By Elesha George
The ratification of conventions to interdict work place harassment and include rights for domestic workers in the Caribbean are among talking points for trade unionists gathered for a two-day workshop in Antigua.
Trade unionists looking to empower their members gathered at the headquarters of the Antigua Barbuda Workers Union (ABWU) for the first time in five years on Thursday, hoping to regroup and to create a working plan to deal with employment issues post the Covid pandemic.
Ronaldine Burgess – outgoing regional president of global union federation IUF of which the ABWU and the AT&LU are local affiliates – said the group needs to discuss why governments are struggling to ratify these conventions.
“We cannot understand why a government cannot move swiftly and quickly on violence and harassment because it has no place in society,” she said.
Antigua and Barbuda was the first country in the Caribbean to ratify the Convention on Workplace Violence and Harassment and is currently the only country in the Caribbean region that has ratified the Domestic Workers Convention, which recognises and protects domestic workers as employees. That convention is expected to come into force on July 28.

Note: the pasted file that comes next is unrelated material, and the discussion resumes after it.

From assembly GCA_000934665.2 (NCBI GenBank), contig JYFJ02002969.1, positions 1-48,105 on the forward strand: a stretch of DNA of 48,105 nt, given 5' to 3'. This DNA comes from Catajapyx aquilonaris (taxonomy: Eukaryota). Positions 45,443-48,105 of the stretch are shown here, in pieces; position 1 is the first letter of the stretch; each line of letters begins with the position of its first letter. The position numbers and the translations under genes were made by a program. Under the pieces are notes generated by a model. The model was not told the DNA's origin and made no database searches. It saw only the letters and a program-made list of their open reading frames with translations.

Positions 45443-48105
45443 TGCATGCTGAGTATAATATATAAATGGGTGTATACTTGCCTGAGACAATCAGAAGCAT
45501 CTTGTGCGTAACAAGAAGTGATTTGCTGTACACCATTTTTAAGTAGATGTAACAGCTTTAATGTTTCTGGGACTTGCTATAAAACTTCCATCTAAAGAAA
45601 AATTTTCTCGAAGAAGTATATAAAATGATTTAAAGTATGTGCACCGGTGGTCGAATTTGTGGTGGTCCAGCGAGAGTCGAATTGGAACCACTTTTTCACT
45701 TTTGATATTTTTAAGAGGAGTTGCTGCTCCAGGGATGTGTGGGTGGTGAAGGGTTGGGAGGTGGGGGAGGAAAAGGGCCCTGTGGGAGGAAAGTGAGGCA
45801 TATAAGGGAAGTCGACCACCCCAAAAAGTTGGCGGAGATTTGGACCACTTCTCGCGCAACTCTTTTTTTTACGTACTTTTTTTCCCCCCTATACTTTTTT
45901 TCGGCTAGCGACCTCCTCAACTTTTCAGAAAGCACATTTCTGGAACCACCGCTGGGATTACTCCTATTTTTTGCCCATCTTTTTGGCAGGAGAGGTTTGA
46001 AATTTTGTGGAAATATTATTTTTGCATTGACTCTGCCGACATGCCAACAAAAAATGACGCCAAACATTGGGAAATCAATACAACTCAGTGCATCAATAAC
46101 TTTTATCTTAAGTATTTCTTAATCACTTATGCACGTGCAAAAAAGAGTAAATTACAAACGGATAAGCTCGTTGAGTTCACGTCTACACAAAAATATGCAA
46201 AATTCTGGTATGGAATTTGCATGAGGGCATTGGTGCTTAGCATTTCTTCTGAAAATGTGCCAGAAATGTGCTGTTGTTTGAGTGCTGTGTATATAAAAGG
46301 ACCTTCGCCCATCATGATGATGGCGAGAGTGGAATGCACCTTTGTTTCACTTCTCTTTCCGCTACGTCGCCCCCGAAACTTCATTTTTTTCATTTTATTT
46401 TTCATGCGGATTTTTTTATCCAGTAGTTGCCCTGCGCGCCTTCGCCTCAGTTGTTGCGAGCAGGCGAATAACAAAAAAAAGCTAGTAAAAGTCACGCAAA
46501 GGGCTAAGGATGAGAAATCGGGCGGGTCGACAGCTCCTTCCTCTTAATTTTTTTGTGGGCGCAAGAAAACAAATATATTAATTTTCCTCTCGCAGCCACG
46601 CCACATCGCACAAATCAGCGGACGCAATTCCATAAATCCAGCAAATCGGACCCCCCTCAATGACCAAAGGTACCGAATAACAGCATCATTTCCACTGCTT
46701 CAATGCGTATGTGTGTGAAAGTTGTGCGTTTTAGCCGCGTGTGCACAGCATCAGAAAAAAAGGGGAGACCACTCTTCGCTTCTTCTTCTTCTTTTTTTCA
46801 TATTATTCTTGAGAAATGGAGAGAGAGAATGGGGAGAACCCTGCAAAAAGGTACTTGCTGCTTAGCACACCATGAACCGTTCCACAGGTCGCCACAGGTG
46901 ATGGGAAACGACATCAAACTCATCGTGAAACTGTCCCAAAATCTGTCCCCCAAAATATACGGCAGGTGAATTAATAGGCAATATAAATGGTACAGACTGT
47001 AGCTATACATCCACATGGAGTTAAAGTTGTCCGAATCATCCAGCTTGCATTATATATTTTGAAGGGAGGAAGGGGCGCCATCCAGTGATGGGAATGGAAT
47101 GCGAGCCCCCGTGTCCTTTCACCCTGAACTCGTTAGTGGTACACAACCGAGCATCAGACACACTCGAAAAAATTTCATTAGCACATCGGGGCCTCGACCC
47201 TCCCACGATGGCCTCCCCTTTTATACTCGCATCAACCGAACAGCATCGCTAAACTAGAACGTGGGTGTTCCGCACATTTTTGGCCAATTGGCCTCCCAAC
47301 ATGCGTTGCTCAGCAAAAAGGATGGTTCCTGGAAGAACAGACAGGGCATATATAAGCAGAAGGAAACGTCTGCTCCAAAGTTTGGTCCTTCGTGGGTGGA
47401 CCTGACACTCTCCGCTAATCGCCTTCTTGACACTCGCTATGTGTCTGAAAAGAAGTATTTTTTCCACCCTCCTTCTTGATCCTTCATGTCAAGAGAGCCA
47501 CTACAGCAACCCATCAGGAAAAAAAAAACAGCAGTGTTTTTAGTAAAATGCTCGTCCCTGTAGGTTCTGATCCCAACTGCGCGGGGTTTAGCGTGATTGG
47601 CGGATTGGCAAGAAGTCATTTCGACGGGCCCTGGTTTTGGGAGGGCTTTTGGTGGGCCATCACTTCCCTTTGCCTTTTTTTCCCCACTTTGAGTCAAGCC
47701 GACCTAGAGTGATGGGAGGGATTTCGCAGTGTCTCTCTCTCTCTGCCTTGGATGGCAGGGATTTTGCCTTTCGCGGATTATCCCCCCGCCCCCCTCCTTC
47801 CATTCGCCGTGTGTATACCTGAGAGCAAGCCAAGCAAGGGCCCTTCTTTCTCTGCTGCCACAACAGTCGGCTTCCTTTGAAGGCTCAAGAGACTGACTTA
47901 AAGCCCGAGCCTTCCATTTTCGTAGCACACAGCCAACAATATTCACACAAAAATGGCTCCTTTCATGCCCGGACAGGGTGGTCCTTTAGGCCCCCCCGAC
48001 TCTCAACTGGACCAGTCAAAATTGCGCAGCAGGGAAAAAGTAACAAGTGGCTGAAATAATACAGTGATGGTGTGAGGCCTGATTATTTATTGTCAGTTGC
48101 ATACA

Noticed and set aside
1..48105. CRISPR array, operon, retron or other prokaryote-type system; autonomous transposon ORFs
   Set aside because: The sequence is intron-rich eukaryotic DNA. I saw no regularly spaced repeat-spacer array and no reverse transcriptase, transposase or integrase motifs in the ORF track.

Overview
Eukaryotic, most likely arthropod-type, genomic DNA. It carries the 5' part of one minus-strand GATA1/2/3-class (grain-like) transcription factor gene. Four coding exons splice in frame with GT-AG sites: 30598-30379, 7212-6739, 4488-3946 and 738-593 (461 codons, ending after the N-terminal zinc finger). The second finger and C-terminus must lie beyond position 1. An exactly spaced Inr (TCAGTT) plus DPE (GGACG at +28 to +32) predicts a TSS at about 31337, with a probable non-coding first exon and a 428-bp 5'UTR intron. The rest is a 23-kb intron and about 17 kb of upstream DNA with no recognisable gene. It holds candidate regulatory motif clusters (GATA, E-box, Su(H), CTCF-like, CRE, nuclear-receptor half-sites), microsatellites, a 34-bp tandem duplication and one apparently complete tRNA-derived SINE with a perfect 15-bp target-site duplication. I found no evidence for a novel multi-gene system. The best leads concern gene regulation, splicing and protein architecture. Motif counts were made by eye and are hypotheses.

But much more than ratifying the conventions, is enforcing them. Burgess believes having strong legislation to protect workers against these infractions may lead to more reporting. For that she said the unions must work with government and society.
She explained that, “They feel ashamed, but at the same time, they don’t believe that they are going to be heard. So, we are having to convince persons that it must be reported [and] that you will be heard, you will be protected because it’s happening in the home and it’s happening in the workplace.”
Burgess said the unions are willing to take these matters to court if they are unable to solve the problem between the union and the employer.
The group will also discuss how to evolve and develop the agenda of the IUF over the next two days, including how to define the rules of the recently formed regional women’s and youth committees.
Guest speaker, former prime minister of Antigua and Barbuda Dr Baldwin Spencer, said it was a “critical juncture” for trade unionism worldwide, and it demands that trade unions protect the rights of workers.
Despite the many challenges, Sue Longley, the IUF’s first female General Secretary said there was a “silver lining” to Covid-19 that brought out the best side of the trade union movement.
“We mobilised in solidarity to support each other. It reminded us very much of the work we have to do as trade unions to improve occupational health and safety.
“We had to demand that measures were put in place urgently to protect workers around the world,” she recalled.
The opening session of the sixth IUF Caribbean Regional Conference is one of the largest meetings of trade unionists across the Caribbean since it now includes a youth and a women’s committee.
Over 50 members from more than 10 countries are participating in the two-day conference which focuses on workers’ rights in a post-pandemic world.
The IUF has almost 400 affiliate unions in over 120 countries.
The event is being hosted jointly by the ABWU and the AT&LU.